Rarely do we think about the ankle until we have an injury or sprain on the ankle that prevents us from walking properly. Until limping becomes our new form of movement, we may not understand how important ankle mobility is.

Like our backs and faces, taking care of our ankles is just as important. Understanding the mobility involved will enable us to engage in activities that keep us fit. Read on for a breakdown of the dynamics involved with our ankle and movement.

What is Ankle Mobility?

Ankle mobility is defined as the ability of the ankle to move without restraint. Having a poor ankle will limit us to certain athletic activities and even everyday movements. Exercises like squats, running, as well as jogging, requires ankle movements. These movements allow us to twist and turn; in turn, the ankles give maximum support and allow for movement during exercises and training. Athletic individuals like sports, ballerina, dancers, and swimmers rely on their ankle joint movement for motion.

How Does the Ankle Work?

The ankle has three bones that allow for the plantar flexion (down) and the dorsiflexion (back) movements. A plantar flexion movement is the motion of the ankle joint that allows the foot to move the body downwards. You can experience this motion when driving a car and pushing on the accelerator.

A dorsiflexion movement happens when the ankle joint enables the foot to move upward. This movement is facilitated by the tibialis anterior, a muscle in the lower leg—these movements are responsible for walking, cycling, running, and squatting.

Symptoms of an Injured Ankle

Ankle injuries are often a result of the ankle joint being twisted too far away from its normal position. Usually, vigorous activities or incidents can result in an ankle sprain. A ligament tissue holding the ankle can tear, and this causes the ankle to swell. Symptoms of a sprained ankle include ankle swelling, bruising, and tenderness when you touch the ankle, restricted movement, ankle pain, and popping or throbbing sensation when moving.

Depending on the severity of the injury to the ankle, individuals can take over-the-counter drugs. A self-care regimen can also ease the pain and quicken the recovery process. However, seek a physical therapist or an orthopedic specialist to evaluate your ankle to offer the best treatment.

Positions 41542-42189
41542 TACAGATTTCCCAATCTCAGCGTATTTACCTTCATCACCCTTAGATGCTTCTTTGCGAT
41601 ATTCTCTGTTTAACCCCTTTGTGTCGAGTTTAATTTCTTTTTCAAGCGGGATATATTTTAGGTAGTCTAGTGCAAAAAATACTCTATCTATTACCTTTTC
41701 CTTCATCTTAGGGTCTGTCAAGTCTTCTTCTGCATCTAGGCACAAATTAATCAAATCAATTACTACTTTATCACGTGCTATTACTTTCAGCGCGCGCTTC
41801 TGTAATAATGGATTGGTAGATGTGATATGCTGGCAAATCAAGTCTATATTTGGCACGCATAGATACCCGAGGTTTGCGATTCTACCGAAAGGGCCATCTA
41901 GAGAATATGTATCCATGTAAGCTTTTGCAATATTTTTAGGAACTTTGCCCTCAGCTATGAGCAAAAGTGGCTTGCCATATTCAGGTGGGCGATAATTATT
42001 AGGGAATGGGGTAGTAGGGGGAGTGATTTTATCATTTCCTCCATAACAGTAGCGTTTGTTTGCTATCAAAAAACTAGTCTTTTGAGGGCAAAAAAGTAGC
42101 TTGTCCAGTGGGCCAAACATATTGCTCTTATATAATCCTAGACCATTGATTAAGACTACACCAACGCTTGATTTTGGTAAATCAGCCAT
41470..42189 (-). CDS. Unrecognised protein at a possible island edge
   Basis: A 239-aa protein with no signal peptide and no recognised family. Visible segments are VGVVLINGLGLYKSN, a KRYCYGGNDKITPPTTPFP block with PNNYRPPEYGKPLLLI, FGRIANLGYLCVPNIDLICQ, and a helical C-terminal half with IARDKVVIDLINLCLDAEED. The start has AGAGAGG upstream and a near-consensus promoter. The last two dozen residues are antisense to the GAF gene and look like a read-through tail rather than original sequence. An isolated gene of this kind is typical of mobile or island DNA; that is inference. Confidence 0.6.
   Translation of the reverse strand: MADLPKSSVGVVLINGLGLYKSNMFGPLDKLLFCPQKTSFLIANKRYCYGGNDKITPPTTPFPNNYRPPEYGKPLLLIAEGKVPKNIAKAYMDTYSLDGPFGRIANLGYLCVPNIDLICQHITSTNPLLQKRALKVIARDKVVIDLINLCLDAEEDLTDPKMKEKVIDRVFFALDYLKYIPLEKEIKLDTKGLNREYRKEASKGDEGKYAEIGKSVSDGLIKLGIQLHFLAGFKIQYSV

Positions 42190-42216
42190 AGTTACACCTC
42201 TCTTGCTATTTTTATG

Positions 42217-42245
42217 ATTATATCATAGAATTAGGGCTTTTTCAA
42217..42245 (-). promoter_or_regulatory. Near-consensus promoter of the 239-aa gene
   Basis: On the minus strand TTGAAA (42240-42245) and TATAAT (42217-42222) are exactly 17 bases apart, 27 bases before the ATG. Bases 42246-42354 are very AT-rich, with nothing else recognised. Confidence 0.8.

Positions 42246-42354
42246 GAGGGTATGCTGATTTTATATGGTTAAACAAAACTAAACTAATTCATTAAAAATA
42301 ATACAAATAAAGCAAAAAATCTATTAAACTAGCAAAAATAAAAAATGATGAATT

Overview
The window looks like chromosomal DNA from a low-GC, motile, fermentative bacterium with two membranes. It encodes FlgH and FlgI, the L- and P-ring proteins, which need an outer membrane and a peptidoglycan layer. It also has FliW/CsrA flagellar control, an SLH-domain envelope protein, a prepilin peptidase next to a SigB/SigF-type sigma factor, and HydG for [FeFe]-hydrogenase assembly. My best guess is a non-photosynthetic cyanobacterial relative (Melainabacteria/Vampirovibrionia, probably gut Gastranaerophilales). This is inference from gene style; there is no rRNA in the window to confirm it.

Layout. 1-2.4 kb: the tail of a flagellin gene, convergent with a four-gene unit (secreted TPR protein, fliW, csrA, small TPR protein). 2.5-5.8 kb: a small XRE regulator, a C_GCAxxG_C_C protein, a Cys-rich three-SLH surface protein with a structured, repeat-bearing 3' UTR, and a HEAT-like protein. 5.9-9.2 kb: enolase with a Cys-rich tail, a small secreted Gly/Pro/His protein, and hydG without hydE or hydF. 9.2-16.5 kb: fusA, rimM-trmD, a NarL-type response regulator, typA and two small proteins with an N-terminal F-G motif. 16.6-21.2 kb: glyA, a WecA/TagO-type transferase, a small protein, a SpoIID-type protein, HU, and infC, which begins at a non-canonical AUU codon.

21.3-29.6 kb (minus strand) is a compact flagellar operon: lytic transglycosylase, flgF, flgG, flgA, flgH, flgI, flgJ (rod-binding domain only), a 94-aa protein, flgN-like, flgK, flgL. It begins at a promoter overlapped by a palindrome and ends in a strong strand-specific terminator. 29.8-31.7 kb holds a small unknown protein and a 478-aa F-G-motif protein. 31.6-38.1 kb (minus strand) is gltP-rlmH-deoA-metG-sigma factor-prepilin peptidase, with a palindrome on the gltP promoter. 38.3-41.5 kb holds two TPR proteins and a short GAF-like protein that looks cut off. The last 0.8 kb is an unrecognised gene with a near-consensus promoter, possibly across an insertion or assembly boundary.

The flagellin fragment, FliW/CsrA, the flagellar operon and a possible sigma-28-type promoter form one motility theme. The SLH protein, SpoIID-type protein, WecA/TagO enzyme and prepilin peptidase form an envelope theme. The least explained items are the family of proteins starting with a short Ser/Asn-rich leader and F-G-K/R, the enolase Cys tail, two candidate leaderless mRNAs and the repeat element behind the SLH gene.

Importance of Ankle Mobility

The range of motions that the ankle joint possesses allows for various forms of movement and exercise to occur. Having a good flexible ankle will help prevent unwanted injuries. When the ligaments, muscles, and tendons are flexible, they can accommodate sudden changes or directions without causing a sprain.

Ankle mobility enables athletes and swimmers to have better motion when flapping their legs while training. It enables them to have better reflexes and strength. These exercises also provide an overall healthy body as one part will supplement the other. General body fitness is achieved when ankle mobility is at its maximum productivity range.

Exercises to Improve Ankle Mobility

Ankle Rotation

Repeatedly moving your ankle in clockwise and anticlockwise directions allows for strengthening of the muscles and tendons.

Heel and Toe Walk

Since your foot and ankle offer support for the body weight and strength, exercising the heel and toe will give you stability and strength around the ankle areas.

Calf Stretch

Maintain a good back and body posture when doing a calf stretch. Bent knee wall stretch, stairs calf rise, towel tug, and ankle bumps will form stretch so that the ankle joint will gain more strength.

Kneeling Position

Sit on your knees and flatten out your feet. This exercise allows your ankle and the anterior tibialis muscles to relax the ligaments.

Improving ankle mobility is a continuing process. Exercising should be a routine. For ankle injuries and severe ligament damage, seek professional therapy that will give you a professional exercise routine to restore mobility in your ankle.

Looking for more help with plantar flexion and dorsal flexion, and the benefits of physical therapy for these movements? Visit Cawley Physical Therapy and Rehab today. Email us at cawleyptfrank@gmail.com or give us a call at 570-208-2787.